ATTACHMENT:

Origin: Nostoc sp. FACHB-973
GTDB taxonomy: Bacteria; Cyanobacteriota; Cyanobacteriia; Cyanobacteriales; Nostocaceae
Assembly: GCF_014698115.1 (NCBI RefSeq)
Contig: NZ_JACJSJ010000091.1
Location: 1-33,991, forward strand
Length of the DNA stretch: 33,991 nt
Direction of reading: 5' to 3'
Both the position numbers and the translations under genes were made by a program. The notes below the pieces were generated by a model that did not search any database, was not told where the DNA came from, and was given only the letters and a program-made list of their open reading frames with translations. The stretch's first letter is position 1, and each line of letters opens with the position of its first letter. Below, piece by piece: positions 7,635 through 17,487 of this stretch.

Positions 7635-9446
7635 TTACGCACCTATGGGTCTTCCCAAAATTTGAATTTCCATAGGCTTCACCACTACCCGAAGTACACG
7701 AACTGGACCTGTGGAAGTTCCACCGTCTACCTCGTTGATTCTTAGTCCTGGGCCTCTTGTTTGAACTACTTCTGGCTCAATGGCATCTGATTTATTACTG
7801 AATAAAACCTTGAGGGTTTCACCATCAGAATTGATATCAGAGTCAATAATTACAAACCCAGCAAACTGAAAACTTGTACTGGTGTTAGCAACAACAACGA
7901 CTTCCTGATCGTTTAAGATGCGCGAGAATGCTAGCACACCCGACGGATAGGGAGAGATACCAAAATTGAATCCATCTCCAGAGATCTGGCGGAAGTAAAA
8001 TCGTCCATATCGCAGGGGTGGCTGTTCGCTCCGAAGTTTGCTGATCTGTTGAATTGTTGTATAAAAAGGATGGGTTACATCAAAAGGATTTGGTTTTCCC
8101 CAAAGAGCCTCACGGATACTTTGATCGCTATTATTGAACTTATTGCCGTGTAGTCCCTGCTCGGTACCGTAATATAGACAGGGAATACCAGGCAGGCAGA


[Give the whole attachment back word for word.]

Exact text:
Origin: Nostoc sp. FACHB-973
GTDB taxonomy: Bacteria; Cyanobacteriota; Cyanobacteriia; Cyanobacteriales; Nostocaceae
Assembly: GCF_014698115.1 (NCBI RefSeq)
Contig: NZ_JACJSJ010000091.1
Location: 1-33,991, forward strand
Length of the DNA stretch: 33,991 nt
Direction of reading: 5' to 3'
Both the position numbers and the translations under genes were made by a program. The notes below the pieces were generated by a model that did not search any database, was not told where the DNA came from, and was given only the letters and a program-made list of their open reading frames with translations. The stretch's first letter is position 1, and each line of letters opens with the position of its first letter. Below, piece by piece: positions 7,635 through 17,487 of this stretch.

Positions 7635-9446
7635 TTACGCACCTATGGGTCTTCCCAAAATTTGAATTTCCATAGGCTTCACCACTACCCGAAGTACACG
7701 AACTGGACCTGTGGAAGTTCCACCGTCTACCTCGTTGATTCTTAGTCCTGGGCCTCTTGTTTGAACTACTTCTGGCTCAATGGCATCTGATTTATTACTG
7801 AATAAAACCTTGAGGGTTTCACCATCAGAATTGATATCAGAGTCAATAATTACAAACCCAGCAAACTGAAAACTTGTACTGGTGTTAGCAACAACAACGA
7901 CTTCCTGATCGTTTAAGATGCGCGAGAATGCTAGCACACCCGACGGATAGGGAGAGATACCAAAATTGAATCCATCTCCAGAGATCTGGCGGAAGTAAAA
8001 TCGTCCATATCGCAGGGGTGGCTGTTCGCTCCGAAGTTTGCTGATCTGTTGAATTGTTGTATAAAAAGGATGGGTTACATCAAAAGGATTTGGTTTTCCC
8101 CAAAGAGCCTCACGGATACTTTGATCGCTATTATTGAACTTATTGCCGTGTAGTCCCTGCTCGGTACCGTAATATAGACAGGGAATACCAGGCAGGCAGA